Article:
prevention, regular checkups, and prompt treatment play a key role in your
quality of life as you age.
Your grandparents' generation had few
protections from life-threatening conditions, but you now have the advantage of
immunizations and regular screenings. Screenings and immunizations may help you live a longer,
higher-quality life. But there comes a time when some screening tests won't be helpful, so talk to your doctor about which tests to have.
To learn more about recommended health screenings, see
Health Screening: Finding Health Problems Early.
For more information, see the
Interactive Tool: Which Health Screenings Do You Need?
Managing your health care
Be an informed health care consumer. When you are concerned about a medical condition,
read as much as you can about it and its possible treatments. Make a list of
unanswered questions and talk to your doctor about them. Explore all treatment
options before deciding how to treat a problem. And get at least one second
opinion if you're considering a surgery, medicine with dangerous side effects,
or experimental treatment.
For more information, see:
Be your own best health advocate. Make it your goal to work in
partnership with your doctors. In general, people who make health
decisions with their doctors are happier with the care they
receive and the results they achieve. It's important to share in every decision
about your health. The decisions you make influence your overall well-being as
well as the quality and cost of your care. Whenever you have a medical
- Bring your health and medicine history with
you, as well as a list of questions you want answered during your appointment.
- Make sure you understand your doctor's key points about your
health and any possible tests and treatments.
- You can bring along
a friend or family member to support you and help you remember key information
for later on. This can be especially useful when you're under a lot of physical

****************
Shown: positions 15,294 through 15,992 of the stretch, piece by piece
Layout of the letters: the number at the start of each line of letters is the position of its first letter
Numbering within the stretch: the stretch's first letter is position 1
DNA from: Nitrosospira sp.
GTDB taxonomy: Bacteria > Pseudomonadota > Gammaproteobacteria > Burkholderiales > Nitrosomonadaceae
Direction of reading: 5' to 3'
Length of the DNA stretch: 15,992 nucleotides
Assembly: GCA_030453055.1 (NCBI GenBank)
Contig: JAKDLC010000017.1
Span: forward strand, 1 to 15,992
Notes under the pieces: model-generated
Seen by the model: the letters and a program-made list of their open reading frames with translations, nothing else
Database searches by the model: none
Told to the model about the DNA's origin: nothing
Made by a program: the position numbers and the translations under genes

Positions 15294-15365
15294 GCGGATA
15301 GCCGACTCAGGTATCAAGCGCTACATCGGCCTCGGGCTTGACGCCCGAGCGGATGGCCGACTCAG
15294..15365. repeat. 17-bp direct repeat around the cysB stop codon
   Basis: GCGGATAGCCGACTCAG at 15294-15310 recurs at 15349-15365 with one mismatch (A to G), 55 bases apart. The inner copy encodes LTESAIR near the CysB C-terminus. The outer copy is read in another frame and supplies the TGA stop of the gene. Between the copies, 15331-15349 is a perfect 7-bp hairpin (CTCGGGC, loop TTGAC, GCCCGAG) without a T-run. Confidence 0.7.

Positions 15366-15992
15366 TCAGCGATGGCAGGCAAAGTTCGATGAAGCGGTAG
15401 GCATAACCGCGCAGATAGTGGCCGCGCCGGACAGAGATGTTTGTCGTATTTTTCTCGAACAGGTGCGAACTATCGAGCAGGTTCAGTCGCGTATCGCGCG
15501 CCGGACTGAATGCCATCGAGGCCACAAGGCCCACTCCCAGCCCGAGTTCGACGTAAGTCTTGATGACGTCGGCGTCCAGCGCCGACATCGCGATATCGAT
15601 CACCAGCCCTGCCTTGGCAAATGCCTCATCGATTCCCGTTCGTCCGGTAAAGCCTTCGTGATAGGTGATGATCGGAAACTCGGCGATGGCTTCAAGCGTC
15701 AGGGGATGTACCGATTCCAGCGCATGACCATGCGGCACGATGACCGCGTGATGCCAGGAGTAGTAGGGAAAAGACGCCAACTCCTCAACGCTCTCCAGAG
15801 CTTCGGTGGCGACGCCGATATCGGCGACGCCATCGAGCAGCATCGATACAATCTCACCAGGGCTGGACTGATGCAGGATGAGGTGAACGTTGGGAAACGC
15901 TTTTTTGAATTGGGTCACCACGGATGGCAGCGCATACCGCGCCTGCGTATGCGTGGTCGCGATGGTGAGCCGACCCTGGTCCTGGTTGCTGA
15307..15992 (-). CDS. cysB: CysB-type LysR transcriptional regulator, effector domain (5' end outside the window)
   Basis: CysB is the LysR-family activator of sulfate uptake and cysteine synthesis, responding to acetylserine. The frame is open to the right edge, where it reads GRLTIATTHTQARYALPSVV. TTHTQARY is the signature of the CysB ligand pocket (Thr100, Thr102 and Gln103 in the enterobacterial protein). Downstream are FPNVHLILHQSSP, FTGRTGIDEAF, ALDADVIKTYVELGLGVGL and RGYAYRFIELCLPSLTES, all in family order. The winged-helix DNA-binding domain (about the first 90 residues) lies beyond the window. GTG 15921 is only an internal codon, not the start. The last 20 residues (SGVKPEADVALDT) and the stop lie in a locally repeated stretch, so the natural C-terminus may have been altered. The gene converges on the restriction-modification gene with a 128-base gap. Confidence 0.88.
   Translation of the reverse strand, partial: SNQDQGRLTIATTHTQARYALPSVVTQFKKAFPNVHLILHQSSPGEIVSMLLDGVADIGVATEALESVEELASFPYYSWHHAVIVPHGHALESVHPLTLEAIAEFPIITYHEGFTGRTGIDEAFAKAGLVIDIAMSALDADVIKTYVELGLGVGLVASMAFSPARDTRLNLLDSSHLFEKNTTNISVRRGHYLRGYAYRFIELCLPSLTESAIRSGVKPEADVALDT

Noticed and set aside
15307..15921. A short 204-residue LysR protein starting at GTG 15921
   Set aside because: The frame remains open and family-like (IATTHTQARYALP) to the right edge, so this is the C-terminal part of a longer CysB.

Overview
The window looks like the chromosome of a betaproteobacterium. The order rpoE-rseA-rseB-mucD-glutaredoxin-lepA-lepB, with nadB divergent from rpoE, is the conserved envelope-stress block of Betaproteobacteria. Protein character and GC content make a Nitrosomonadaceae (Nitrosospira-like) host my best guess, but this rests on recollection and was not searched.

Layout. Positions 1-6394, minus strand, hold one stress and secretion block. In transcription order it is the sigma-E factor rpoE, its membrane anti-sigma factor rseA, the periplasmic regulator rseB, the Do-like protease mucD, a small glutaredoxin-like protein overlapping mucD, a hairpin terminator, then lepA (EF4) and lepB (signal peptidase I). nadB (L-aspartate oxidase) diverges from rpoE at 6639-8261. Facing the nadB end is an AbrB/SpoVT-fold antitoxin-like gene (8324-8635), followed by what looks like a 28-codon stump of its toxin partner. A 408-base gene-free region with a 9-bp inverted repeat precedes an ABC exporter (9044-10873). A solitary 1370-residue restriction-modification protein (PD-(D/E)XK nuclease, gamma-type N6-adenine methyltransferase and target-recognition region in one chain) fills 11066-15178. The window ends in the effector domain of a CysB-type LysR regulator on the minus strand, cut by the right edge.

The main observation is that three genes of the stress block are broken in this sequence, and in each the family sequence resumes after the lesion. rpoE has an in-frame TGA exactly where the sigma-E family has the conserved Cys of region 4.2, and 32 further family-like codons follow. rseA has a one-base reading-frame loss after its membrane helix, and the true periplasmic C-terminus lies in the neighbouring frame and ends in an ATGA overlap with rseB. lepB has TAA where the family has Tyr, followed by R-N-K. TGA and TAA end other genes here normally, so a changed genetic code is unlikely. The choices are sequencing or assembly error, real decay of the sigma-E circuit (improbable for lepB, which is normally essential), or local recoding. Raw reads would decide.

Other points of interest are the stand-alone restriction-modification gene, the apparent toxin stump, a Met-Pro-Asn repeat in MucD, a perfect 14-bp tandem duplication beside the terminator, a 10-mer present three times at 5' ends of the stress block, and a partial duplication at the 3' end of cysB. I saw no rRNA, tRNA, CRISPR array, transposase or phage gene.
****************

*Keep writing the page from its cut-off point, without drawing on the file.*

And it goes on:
or emotional stress.
For more information about how to work in partnership
with a doctor, see:
Get organized. Feeling organized and in control of your health
care can be a challenge, especially when something comes up unexpectedly. Your
best approach to managing your health care is to get organized now—create a personal
medical information file, including an ongoing record of your:
- Health professionals' names and
- Medicines, herbal supplements, and vitamins. For each,
include the dosage, who prescribed it and why, and any side effects you have
had. Use this form. (What is a PDF document?)
- Any known allergies to medicines, foods, or insects (include
the type of allergic reaction).
- Symptoms, health conditions, and treatments. For each, jot
down dates and any details that you might easily forget. Use this form (What is a PDF document?).
- Exam and
- Emergency medical information, such as pacemaker use
or chronic disease diagnosis.
- Insurance policy and payment receipts.
For more information on how to organize your medical
information, see the topic
Organizing Your Medical Records.
Advance directives such as a living will and a medical
power of attorney can ensure that you will get the care you want if you become
physically or mentally unable to make your own medical decisions. A living will
states your wishes about your medical care. A medical power of attorney gives a
person you choose (your health care agent) the authority to make medical
decisions for you if you become unable to make these decisions for yourself. In
addition to putting your advance directives in writing, also be sure to clearly
communicate your choices to all family members who might be involved in your
health care in the future.
For more information, see: